Birds beached at Culkein

March 14th 2018

Sunday 25th February 2018 was the annual Beached Bird Survey organised by the RSPB.  This UK wide survey of as many sandy beaches as possible is designed to record the number of dead birds on our beaches and also to note any signs of oil pollution at the same time.

We had, as usual, volunteered to survey the beach at Bay of Culkein.  The Beached Bird survey is best carried out on a falling tide as this makes it easier to spot any dead birds lying along the previous high tide line(s).

Thankfully we recorded a nil return, both for birds and oil; we did however manage to fill a large refuse sack with plastics from the beach!

A return visit to the bay on 7th March, to look for live birds this time, followed several days of cold and very strong easterly winds.  Our list for the day totalled 21 species including Common Scoter (Melanitta nigra); Great Northern Diver (Gavia immer); Red-throated Diver (Gavia stellata); Redshank (Tringa totanus) and Redwing (Turdus iliacus), 10 of which were feeding in the old fank at the northern end of the bay. A bit of a ‘red bird’ day!

Sadly, the weather had clearly taken its toll on a large number of birds with a total of seven Guillemot (Uria aalge), six Razorbill (Alca torda) and a single immature Cormorant (Phalacrocorax carbo) all found dead along several of the hide tide lines.

Most of these casualties were relatively fresh with only two or three having been scavenged. The Razorbills were all first winter birds, as was the Cormorant, which possibly suggests that they had been unable to survive the stormy weather due to insufficient fat reserves and the weather making feeding difficult. It was not possible to age the Guillemots accurately as that is not such a straightforward job.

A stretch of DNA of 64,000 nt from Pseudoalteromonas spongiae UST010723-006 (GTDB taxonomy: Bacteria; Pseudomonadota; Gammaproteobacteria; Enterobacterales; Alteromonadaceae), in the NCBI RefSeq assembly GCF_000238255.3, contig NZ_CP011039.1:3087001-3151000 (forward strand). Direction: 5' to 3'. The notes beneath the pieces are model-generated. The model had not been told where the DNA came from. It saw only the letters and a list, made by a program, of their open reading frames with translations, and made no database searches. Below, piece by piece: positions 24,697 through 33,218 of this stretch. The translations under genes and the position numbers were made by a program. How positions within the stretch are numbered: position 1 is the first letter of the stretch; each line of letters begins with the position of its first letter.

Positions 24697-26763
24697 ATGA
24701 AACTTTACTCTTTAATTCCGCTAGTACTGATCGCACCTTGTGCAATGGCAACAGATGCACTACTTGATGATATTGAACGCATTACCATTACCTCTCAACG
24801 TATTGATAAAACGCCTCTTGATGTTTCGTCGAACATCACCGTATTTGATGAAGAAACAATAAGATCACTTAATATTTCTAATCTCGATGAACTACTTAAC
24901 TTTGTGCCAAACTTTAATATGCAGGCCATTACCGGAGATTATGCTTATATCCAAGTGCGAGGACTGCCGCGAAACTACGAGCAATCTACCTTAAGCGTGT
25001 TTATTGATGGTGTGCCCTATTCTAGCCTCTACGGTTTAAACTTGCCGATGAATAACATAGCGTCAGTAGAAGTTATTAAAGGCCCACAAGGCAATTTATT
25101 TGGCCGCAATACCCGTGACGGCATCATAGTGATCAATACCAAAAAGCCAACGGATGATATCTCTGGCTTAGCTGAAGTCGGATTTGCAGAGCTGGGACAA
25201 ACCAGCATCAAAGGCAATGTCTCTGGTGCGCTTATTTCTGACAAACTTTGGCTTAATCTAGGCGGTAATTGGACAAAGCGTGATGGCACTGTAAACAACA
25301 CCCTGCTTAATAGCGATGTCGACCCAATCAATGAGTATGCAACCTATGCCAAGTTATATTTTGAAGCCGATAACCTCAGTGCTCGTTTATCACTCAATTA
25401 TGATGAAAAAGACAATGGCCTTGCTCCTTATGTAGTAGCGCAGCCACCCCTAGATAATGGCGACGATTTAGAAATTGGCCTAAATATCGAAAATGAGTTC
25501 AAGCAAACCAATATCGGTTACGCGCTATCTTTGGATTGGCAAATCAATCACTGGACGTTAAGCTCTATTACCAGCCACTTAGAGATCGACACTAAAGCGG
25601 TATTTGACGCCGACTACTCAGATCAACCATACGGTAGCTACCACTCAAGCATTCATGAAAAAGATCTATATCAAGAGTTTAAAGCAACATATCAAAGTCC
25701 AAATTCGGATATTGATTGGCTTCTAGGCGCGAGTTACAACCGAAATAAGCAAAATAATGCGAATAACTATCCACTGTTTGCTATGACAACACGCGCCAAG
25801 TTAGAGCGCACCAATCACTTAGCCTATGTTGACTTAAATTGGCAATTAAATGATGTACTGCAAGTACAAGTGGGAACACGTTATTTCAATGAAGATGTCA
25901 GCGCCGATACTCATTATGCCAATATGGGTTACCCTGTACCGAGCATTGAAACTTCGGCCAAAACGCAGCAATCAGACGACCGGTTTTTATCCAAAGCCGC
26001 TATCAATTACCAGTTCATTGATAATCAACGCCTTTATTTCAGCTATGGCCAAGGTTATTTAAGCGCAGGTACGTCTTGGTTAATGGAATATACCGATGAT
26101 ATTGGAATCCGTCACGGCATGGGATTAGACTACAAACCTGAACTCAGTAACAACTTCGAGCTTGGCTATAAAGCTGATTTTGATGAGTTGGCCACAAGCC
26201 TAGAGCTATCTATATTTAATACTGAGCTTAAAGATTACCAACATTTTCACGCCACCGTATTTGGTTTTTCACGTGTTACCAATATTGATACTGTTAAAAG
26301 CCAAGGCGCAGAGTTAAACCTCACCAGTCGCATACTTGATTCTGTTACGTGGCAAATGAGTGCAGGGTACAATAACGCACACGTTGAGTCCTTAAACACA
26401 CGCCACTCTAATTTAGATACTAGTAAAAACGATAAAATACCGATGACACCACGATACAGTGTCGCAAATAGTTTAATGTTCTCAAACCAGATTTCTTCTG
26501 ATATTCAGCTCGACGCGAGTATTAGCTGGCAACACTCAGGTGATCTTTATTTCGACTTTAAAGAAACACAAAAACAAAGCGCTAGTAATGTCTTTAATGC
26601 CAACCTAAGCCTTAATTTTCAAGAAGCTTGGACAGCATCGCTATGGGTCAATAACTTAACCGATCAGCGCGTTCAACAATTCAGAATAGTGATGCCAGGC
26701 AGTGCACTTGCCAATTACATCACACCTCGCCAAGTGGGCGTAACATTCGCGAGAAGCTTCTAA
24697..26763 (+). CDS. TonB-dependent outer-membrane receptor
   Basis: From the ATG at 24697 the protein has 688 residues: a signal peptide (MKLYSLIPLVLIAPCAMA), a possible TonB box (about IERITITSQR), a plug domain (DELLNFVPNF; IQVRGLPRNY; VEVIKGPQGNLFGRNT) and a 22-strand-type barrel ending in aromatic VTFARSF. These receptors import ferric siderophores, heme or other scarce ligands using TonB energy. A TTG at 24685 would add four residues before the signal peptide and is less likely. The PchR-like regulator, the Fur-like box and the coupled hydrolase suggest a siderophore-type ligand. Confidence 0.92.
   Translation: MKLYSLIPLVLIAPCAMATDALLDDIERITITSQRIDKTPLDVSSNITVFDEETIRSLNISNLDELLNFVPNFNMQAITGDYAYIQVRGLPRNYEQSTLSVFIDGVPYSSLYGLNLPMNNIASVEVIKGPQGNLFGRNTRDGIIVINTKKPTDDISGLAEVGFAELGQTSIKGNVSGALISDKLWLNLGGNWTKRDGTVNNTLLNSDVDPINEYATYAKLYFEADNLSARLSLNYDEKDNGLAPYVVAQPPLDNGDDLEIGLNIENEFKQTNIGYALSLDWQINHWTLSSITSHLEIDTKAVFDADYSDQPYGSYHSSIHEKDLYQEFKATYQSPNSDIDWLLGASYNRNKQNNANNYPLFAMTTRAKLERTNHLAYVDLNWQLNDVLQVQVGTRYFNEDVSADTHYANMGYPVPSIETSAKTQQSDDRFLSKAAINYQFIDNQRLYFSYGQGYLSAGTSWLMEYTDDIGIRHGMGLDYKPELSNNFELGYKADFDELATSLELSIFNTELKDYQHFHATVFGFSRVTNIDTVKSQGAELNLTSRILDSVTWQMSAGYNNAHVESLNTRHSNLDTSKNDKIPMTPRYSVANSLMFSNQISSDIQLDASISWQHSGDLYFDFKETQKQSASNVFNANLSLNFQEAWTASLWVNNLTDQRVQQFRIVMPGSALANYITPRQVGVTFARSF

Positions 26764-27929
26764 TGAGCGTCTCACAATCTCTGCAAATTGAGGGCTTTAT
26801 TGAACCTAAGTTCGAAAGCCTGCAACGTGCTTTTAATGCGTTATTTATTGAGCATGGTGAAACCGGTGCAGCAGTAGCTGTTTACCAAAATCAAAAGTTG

The accompanying photographs show the immature Cormorant with its white front and a Razorbill and Guillemot side by side for comparison.  The Razorbill is on the left and the relatively small bill with no white line on it is the indicator of its age. The more obvious line of white feathers towards the middle of its wing also helps to identify it as a Razorbill.  The longer more pointed bill of the Guillemot can clearly be seen; the brown colour of the primary feathers suggests this too was a first winter bird.

A few ‘auks’ i.e. Guillemots, Razorbills and Black Guillemots do breed around the coast of Assynt but we don’t have any breeding Puffins, much to many people’s disappointment, us included!  However, nearby Handa Island is where most of the auks that we see will be breeding from around May to early/mid-July and that is very likely where most of these beached birds will have hatched last year.

D and A Haines

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